Kent L. Feurring, age 57, of Sagaponack who also was president of the East Hampton Aviation Association was killed approximately at 12:30 pm, Thursday Oct 6th, when his small one engine plane, a Seamax M-22, came tumbling down into a corner of Three-Mile- Harbor.
The Seamax M-22 is a Brazilian single-engine, amphibious light sport aircraft and Fédération Aéronautique Internationale microlight. Originally manufactured by AirMax Construções Aeronáuticas of Jacarepaguá and called the Airmax SeaMax, since 2015 it has been built by Seamax Aircraft of Sao Paulo.
Eyewitnesses observed separation of a wing that preceded the plane’s sudden and violent descent from the huge blue sky into the shallow waters just off (Jeff Briggs) East Hampton Marina 19 Boatyard Drive in East Hampton. The plane had reportedly just left East Hampton Town Airport at 12:19, only some eleven minutes earlier.
Mr. Feurring described himself on Facebook as “A single father, a filmmaker and a pilot,… who lives in Sagaponack but is from Miami.” His schooling included Miami County Day School, Harvard University, University of Miami and University of Miami.
His plane exploded upon impact according to eyewitnesses. Within minutes an East Hampton Police officer responding to a 9-1-1 call was at the scene. A perimeter area was then established until the coroner could inspect the body. Later East Hampton Police located a wing of the aircraft by using a drone. It was hanging in a nearby tree not far from a longtime osprey nest in the small cove.
By sundown on Thursday (Oct 6th) the wreckage of the plane was being offloaded from three small vessels by the East Hampton Marine Patrol to be investigated by the F.A.A., the National Transportation Board, and the Suffolk County medical examiner’s office. Small plane accidents by the separation of a single wing are very rare. On most small planes the spars run all the way through the wings, connecting in a “wing box” on the bottom of the fuselage, ensuring that the wings cannot snap off. Rainer Groh, the writer behind the Aerospace Engineering Blog, was quoted as saying, “The only possible way for an airplane wing to snap off (in good weather) would be bad maintenance.”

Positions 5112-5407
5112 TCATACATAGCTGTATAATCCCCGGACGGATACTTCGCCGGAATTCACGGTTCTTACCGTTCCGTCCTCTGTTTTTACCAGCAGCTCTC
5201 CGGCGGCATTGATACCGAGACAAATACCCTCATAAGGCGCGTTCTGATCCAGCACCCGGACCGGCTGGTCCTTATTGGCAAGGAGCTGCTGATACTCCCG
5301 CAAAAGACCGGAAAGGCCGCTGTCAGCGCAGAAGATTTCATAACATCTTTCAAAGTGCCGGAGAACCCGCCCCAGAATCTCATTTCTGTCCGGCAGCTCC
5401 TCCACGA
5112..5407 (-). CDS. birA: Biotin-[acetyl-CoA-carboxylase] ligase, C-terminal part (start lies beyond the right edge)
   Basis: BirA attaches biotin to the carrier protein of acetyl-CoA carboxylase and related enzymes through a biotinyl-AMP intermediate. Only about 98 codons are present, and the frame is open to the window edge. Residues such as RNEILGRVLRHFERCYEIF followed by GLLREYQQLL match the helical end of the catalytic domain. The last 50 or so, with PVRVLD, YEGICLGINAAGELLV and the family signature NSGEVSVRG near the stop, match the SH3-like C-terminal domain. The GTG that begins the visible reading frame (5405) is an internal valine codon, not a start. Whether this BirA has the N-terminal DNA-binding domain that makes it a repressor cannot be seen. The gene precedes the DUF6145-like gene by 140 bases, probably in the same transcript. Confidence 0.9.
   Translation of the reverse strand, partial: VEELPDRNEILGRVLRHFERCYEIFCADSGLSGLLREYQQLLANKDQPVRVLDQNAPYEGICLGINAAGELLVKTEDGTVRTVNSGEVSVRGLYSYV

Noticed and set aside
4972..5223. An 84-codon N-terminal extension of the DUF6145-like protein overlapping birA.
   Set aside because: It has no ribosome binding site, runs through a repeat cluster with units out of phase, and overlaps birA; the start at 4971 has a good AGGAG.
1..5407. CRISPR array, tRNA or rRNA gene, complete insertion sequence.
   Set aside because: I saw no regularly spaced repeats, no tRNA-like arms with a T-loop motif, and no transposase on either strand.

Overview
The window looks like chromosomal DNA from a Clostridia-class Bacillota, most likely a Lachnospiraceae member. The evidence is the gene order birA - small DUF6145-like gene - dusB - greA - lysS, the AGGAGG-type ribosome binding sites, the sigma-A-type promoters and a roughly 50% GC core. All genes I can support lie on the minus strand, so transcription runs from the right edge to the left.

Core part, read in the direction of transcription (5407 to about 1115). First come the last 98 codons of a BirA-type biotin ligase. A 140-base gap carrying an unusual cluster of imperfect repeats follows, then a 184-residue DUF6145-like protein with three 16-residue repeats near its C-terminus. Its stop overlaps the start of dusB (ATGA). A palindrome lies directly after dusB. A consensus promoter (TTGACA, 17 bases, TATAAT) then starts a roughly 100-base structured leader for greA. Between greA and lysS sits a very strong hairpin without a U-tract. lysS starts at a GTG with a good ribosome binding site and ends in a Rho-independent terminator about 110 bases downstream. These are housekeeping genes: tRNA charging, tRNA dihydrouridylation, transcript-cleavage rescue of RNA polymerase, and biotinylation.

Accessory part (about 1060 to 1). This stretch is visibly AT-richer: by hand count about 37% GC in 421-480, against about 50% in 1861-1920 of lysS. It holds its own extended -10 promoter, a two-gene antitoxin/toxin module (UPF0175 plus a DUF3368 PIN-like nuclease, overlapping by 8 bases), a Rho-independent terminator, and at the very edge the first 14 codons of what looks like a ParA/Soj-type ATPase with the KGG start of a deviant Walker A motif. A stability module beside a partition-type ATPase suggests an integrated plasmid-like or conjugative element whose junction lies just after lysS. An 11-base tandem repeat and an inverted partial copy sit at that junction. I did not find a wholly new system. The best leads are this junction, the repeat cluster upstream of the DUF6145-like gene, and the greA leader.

An example of the many sympathetic posts on Mr. Feurring’s Facebook page is exemplified by the post of Scarlet Magda who posted, “Heartbreaking to lose one of the good ones. Kent Feurring was a passionate, meticulous pilot, steward of our community and helped navigate many difficult situations at our local airport. All I can say is at least he died doing what he loved most, and you just never know when it’s going to end, so practice gratitude and live each day like it’s your last. Rest in peace Kent. I appreciate you sharing your beloved aviation world with me.”
By sundown on Thursday (Oct 6th) the wreckage of the plane was being offloaded from three small vessels by the East Hampton Marine Patrol to be investigated by the F.A.A. the National Transportation Board, and the Suffolk County medical examiner’s office.
It must be noted as president of the East Hampton Aviation Association Kent Feurring participated in the official conversation concerning the fate of East Hampton Town Airport including a panel of moderation that was assembled to discuss it. That panel was moderated (with “fair balance” for all) by Joseph Shaw, executive editor at Express Newspaper Group. The panel consisted of Kent Feurring, president of the East Hampton Aviation Association; Barry Raebeck, co-founder of Say No To KHTO; Kathryn Slye Allen, of the East Hampton Aviation Association; John Kirrane of Noyac Citizens Advisory Committee and Southampton Town Anti-Aircraft Noise Committee, and East Hampton Town Board member Jeffrey Bragman.
On April 27, 2022 Kent Feurring himself posted this “Impressions of a Pilot” saying, “Flight is freedom in its purest form, to dance in the clouds which follow a storm. To roll and glide, to wheel and spin, to feel the joy that swells within; To leave the earth with its troubles and fly, and know the warmth of a clear spring sky. Then back to earth at the end of day, released from the tensions which melted away, Should my end come while I am in flight, whether the brightest or darkest night: spare me your tears and shrug off the pain, secure in the knowledge that I’d do it again. For each of us is created to die, and within me I know, I was born to fly.”